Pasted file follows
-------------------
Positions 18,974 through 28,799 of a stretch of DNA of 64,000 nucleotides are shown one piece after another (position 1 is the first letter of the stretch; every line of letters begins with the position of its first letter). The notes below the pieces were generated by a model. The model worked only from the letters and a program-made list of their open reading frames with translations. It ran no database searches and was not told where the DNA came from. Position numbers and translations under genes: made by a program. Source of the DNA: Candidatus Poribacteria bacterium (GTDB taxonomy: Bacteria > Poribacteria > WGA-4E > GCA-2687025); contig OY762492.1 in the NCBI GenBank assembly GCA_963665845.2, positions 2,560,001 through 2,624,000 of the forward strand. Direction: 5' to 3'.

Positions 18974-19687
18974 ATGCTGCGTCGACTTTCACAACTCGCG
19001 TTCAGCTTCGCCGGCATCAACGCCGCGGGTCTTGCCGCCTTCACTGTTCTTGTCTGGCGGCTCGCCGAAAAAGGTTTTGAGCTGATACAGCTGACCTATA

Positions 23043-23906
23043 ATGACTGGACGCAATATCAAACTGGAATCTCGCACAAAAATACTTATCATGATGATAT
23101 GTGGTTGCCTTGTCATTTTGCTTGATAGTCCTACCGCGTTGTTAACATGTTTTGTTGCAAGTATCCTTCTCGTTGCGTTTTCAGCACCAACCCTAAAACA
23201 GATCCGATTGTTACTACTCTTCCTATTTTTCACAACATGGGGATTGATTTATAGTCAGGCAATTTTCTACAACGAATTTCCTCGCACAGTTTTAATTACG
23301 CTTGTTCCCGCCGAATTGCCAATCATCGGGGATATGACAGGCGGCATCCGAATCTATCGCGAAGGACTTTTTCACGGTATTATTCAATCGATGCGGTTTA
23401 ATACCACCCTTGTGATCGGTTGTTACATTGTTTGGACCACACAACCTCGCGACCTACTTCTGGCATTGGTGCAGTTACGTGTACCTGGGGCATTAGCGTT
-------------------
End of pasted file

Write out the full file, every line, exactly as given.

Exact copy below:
Positions 18,974 through 28,799 of a stretch of DNA of 64,000 nucleotides are shown one piece after another (position 1 is the first letter of the stretch; every line of letters begins with the position of its first letter). The notes below the pieces were generated by a model. The model worked only from the letters and a program-made list of their open reading frames with translations. It ran no database searches and was not told where the DNA came from. Position numbers and translations under genes: made by a program. Source of the DNA: Candidatus Poribacteria bacterium (GTDB taxonomy: Bacteria > Poribacteria > WGA-4E > GCA-2687025); contig OY762492.1 in the NCBI GenBank assembly GCA_963665845.2, positions 2,560,001 through 2,624,000 of the forward strand. Direction: 5' to 3'.

Positions 18974-19687
18974 ATGCTGCGTCGACTTTCACAACTCGCG
19001 TTCAGCTTCGCCGGCATCAACGCCGCGGGTCTTGCCGCCTTCACTGTTCTTGTCTGGCGGCTCGCCGAAAAAGGTTTTGAGCTGATACAGCTGACCTATA

Positions 23043-23906
23043 ATGACTGGACGCAATATCAAACTGGAATCTCGCACAAAAATACTTATCATGATGATAT
23101 GTGGTTGCCTTGTCATTTTGCTTGATAGTCCTACCGCGTTGTTAACATGTTTTGTTGCAAGTATCCTTCTCGTTGCGTTTTCAGCACCAACCCTAAAACA
23201 GATCCGATTGTTACTACTCTTCCTATTTTTCACAACATGGGGATTGATTTATAGTCAGGCAATTTTCTACAACGAATTTCCTCGCACAGTTTTAATTACG
23301 CTTGTTCCCGCCGAATTGCCAATCATCGGGGATATGACAGGCGGCATCCGAATCTATCGCGAAGGACTTTTTCACGGTATTATTCAATCGATGCGGTTTA
23401 ATACCACCCTTGTGATCGGTTGTTACATTGTTTGGACCACACAACCTCGCGACCTACTTCTGGCATTGGTGCAGTTACGTGTACCTGGGGCATTAGCGTT